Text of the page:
April 22nd, 2012

Indrani (Indirani) Mukherjee – Interview (1960)

Indrani Mukherjee

Indrani Mukherjee

She was one of the many eager onlookers at a gala film stars’ show organized in aid of a local institution.

As she watched, the old thoughts, which she had all along suppressed, came back once again: “I wish I was on that stage now. Oh, how I wish I, too, could act!”

The compere’s clear voice cut into Indi­rani’s thoughts. He was announcing a beauty contest, urging the girls in the audience to try their luck.

Reluctantly, Indirani went up to the stage, wondering whether she was only making a fool of herself.

Beautiful Nutan was the judge, and as she took a good look at each of the fifteen girls who had lined-up on the stage, she asked some of them their names. She passed Indirani with­out asking her anything, much to her dismay.

Then, all too soon, the results were an­nounced. Indirani could hardly believe her ears –she had won the competition!

When the winner was introduced to Nutan and Shobhana Samarth, the latter asked her if she would like to act in films. But, aware of her disapproving brother-in-law, who was standing close by, Indirani said, “No.”

Soon afterwards, however, when one of the chief guests of the evening asked her the same question, she boldly said, “Yes”—this time her brother-in-law was out of earshot!

“Actually,” says the petite, dark-haired Indirani, “I had always wanted to act. Even as a mere child I used to arrange small shows with the help of my friends. I was producer, director, stage manager and script-writer, all rolled into one. My aunt, who was an invalid, used to encourage me, and often helped us, contributing bedsheets as curtains for our ‘stage’.

“I was inclined to be shy. But the moment I was on the stage I was no longer self-conscious. Somehow neither the footlights nor the audience made me nervous. I felt completely at home”.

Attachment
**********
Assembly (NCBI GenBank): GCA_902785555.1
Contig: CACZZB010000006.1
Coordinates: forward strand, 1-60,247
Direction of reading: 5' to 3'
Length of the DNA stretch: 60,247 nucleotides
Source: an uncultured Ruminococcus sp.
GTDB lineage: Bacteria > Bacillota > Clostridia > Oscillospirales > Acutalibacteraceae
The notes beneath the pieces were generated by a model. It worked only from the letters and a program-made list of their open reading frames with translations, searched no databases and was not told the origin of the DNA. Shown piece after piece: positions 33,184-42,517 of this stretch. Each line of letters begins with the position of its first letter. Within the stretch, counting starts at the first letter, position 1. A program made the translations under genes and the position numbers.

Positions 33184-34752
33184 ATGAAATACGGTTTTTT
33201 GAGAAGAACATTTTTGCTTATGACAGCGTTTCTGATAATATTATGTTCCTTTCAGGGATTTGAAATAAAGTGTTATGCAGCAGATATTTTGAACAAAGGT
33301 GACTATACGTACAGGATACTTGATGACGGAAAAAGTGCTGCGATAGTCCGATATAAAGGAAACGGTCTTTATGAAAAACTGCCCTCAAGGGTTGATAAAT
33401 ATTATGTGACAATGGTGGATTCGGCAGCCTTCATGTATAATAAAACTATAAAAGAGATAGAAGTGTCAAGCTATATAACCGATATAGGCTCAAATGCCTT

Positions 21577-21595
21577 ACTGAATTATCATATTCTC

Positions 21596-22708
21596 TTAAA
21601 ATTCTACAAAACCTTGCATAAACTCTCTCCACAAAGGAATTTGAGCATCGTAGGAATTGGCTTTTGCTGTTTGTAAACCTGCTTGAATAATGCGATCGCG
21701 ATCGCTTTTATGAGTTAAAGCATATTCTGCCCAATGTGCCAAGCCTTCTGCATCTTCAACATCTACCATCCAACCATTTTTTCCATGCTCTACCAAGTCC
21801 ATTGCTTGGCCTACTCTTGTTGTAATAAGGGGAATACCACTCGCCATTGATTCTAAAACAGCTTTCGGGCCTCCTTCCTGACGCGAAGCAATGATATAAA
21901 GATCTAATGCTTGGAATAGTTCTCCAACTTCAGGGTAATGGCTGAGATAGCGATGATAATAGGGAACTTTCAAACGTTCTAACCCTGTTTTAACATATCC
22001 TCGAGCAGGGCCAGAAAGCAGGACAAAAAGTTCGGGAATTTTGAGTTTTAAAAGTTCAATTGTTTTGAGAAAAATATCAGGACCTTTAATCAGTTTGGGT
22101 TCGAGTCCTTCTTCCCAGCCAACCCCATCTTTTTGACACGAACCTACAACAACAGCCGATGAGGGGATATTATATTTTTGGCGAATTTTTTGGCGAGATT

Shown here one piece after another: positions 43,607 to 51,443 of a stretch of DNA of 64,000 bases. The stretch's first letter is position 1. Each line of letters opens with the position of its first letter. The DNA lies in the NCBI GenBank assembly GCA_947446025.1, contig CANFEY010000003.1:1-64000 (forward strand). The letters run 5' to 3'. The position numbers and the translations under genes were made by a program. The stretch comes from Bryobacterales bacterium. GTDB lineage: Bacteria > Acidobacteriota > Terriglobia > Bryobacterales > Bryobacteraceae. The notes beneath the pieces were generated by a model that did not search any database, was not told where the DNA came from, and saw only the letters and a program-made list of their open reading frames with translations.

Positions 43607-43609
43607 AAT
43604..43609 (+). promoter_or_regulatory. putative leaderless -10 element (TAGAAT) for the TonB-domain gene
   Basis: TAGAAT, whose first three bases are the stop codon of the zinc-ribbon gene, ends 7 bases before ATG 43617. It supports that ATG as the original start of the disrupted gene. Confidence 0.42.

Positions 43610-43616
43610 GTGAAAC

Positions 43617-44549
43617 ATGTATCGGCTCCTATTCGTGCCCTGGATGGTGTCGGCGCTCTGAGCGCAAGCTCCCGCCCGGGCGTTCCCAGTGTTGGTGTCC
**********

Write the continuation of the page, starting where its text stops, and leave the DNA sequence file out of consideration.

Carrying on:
This poise was perhaps due to the fact that her sister Maya was an artist of Bengali screen. She would often see Maya rushing off to the studio early in the morning to report for ‘shooting’ and sometimes, if she was good, she would be taken to that magic world.

Indirani was born and brought up in Allahabad. Her childhood was a happy one, filled with warmth and laughter, and she often went for outings with her father, who affectionately called her “Pip.” (“Father was very fond of Charles Dickens, and ‘Great Ex­pectations’ was his favorite novel,” explains Indirani.)

When Maya was working in Bengali films, Indirani stayed with her for a while in Calcutta. In her early teens she went to the Kulu Valley and blossomed into womanhood in those verdant surroundings. People took her to be a “Pahari” girl, for she has the gazelle eyes and the quick flashing grace of the mountain belle.

“1959 was a lucky year for me,” Indirani recalls, for I won that beauty competition. And then my mother wrote to Bimal Roy re­questing him to give me a screen test.”

Bimal Roy wrote back promptly, asking for her photograph. But there was no time to have a fresh photograph taken and Indirani sent him one from her collection—”Probably my worst!” she chuckles.

But, in spite of the old photograph, she was asked to come to Bombay for a screen test.

“How well I remember that day,” she says. “I was a bundle of nerves! When the routine tests were over, I was asked to enact a very emotional scene, with tears thrown in. I was in a panic!

“Of course, I could have resorted to glyce­rine, but something urged me not to do that. I must show that I can act, I thought, I must shed real tears… .”

The scene began. She read the dialogue, trying to imagine herself as the unfortunate heroine.